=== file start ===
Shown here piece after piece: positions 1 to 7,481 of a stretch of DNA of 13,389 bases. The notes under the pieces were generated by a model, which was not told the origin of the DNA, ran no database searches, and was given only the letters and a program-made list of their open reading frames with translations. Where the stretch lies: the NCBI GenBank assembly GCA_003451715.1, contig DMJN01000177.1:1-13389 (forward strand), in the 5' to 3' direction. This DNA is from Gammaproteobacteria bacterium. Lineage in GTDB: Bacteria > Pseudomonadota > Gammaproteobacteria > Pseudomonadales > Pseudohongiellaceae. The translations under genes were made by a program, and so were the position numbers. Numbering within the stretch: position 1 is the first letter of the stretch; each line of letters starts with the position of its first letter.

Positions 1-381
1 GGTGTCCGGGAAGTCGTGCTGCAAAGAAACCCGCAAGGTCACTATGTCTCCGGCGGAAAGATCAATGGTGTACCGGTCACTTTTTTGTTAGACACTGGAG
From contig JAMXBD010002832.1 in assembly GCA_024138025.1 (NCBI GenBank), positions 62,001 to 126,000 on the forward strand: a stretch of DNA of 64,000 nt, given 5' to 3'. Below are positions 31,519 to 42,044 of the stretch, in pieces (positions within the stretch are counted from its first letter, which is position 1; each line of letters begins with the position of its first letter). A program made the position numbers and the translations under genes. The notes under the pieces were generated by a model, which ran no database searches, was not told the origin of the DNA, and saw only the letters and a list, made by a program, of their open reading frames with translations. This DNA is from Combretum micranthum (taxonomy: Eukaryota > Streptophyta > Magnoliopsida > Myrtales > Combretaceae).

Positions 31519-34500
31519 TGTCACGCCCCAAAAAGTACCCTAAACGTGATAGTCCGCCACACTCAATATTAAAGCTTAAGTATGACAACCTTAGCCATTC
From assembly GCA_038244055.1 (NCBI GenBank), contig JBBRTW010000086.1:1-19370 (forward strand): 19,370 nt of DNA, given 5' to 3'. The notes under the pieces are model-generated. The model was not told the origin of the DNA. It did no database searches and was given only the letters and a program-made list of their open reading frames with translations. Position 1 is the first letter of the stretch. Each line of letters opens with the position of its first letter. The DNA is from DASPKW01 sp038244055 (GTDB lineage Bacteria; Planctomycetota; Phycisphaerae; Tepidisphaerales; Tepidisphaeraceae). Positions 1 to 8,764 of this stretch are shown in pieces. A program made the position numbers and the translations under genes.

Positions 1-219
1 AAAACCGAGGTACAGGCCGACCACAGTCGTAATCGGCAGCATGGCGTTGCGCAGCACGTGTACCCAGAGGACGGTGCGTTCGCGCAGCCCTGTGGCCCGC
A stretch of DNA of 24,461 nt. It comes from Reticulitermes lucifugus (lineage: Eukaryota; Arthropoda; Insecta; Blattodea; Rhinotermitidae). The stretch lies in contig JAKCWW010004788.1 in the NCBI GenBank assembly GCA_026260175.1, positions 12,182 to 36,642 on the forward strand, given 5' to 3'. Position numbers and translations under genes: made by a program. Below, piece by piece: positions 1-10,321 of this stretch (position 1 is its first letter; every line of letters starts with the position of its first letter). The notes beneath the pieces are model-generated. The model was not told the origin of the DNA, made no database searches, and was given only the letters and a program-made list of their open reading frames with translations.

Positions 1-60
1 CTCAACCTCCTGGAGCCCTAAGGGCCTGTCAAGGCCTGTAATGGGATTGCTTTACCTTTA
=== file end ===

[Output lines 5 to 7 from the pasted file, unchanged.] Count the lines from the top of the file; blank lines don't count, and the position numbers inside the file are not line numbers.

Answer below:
Positions 31519-34500
31519 TGTCACGCCCCAAAAAGTACCCTAAACGTGATAGTCCGCCACACTCAATATTAAAGCTTAAGTATGACAACCTTAGCCATTC
From assembly GCA_038244055.1 (NCBI GenBank), contig JBBRTW010000086.1:1-19370 (forward strand): 19,370 nt of DNA, given 5' to 3'. The notes under the pieces are model-generated. The model was not told the origin of the DNA. It did no database searches and was given only the letters and a program-made list of their open reading frames with translations. Position 1 is the first letter of the stretch. Each line of letters opens with the position of its first letter. The DNA is from DASPKW01 sp038244055 (GTDB lineage Bacteria; Planctomycetota; Phycisphaerae; Tepidisphaerales; Tepidisphaeraceae). Positions 1 to 8,764 of this stretch are shown in pieces. A program made the position numbers and the translations under genes.